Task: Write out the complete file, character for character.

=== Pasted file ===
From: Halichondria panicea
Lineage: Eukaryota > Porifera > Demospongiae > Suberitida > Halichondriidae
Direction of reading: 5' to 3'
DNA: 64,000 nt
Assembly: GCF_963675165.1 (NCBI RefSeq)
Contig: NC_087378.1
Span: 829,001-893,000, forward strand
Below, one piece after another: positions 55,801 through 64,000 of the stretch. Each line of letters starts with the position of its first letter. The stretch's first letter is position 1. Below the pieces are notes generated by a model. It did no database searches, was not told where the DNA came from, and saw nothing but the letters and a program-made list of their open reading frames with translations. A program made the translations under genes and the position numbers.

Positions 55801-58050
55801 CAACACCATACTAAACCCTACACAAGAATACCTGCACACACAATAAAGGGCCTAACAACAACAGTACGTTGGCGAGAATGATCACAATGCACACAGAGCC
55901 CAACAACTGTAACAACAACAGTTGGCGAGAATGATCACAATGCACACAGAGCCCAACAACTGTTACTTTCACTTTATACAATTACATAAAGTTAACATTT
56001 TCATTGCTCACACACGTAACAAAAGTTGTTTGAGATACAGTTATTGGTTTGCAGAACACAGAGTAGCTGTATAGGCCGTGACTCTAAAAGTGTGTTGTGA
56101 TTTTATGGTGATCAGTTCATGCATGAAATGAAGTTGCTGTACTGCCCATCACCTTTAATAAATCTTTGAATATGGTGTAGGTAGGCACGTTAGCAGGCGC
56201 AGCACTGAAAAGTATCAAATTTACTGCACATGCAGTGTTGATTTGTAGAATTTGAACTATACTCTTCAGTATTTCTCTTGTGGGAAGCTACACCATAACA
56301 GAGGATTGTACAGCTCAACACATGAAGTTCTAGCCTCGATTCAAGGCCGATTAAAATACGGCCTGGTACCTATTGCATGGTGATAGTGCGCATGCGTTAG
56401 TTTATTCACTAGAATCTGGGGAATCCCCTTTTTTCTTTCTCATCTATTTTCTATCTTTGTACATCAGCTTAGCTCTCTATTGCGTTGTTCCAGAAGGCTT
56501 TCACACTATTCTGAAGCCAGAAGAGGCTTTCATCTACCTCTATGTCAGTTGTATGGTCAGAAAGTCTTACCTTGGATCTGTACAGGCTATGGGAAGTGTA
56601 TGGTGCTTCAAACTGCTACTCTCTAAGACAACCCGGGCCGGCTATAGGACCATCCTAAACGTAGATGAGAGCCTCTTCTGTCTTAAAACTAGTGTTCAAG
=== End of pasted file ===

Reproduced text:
From: Halichondria panicea
Lineage: Eukaryota > Porifera > Demospongiae > Suberitida > Halichondriidae
Direction of reading: 5' to 3'
DNA: 64,000 nt
Assembly: GCF_963675165.1 (NCBI RefSeq)
Contig: NC_087378.1
Span: 829,001-893,000, forward strand
Below, one piece after another: positions 55,801 through 64,000 of the stretch. Each line of letters starts with the position of its first letter. The stretch's first letter is position 1. Below the pieces are notes generated by a model. It did no database searches, was not told where the DNA came from, and saw nothing but the letters and a program-made list of their open reading frames with translations. A program made the translations under genes and the position numbers.

Positions 55801-58050
55801 CAACACCATACTAAACCCTACACAAGAATACCTGCACACACAATAAAGGGCCTAACAACAACAGTACGTTGGCGAGAATGATCACAATGCACACAGAGCC
55901 CAACAACTGTAACAACAACAGTTGGCGAGAATGATCACAATGCACACAGAGCCCAACAACTGTTACTTTCACTTTATACAATTACATAAAGTTAACATTT
56001 TCATTGCTCACACACGTAACAAAAGTTGTTTGAGATACAGTTATTGGTTTGCAGAACACAGAGTAGCTGTATAGGCCGTGACTCTAAAAGTGTGTTGTGA
56101 TTTTATGGTGATCAGTTCATGCATGAAATGAAGTTGCTGTACTGCCCATCACCTTTAATAAATCTTTGAATATGGTGTAGGTAGGCACGTTAGCAGGCGC
56201 AGCACTGAAAAGTATCAAATTTACTGCACATGCAGTGTTGATTTGTAGAATTTGAACTATACTCTTCAGTATTTCTCTTGTGGGAAGCTACACCATAACA
56301 GAGGATTGTACAGCTCAACACATGAAGTTCTAGCCTCGATTCAAGGCCGATTAAAATACGGCCTGGTACCTATTGCATGGTGATAGTGCGCATGCGTTAG
56401 TTTATTCACTAGAATCTGGGGAATCCCCTTTTTTCTTTCTCATCTATTTTCTATCTTTGTACATCAGCTTAGCTCTCTATTGCGTTGTTCCAGAAGGCTT
56501 TCACACTATTCTGAAGCCAGAAGAGGCTTTCATCTACCTCTATGTCAGTTGTATGGTCAGAAAGTCTTACCTTGGATCTGTACAGGCTATGGGAAGTGTA
56601 TGGTGCTTCAAACTGCTACTCTCTAAGACAACCCGGGCCGGCTATAGGACCATCCTAAACGTAGATGAGAGCCTCTTCTGTCTTAAAACTAGTGTTCAAG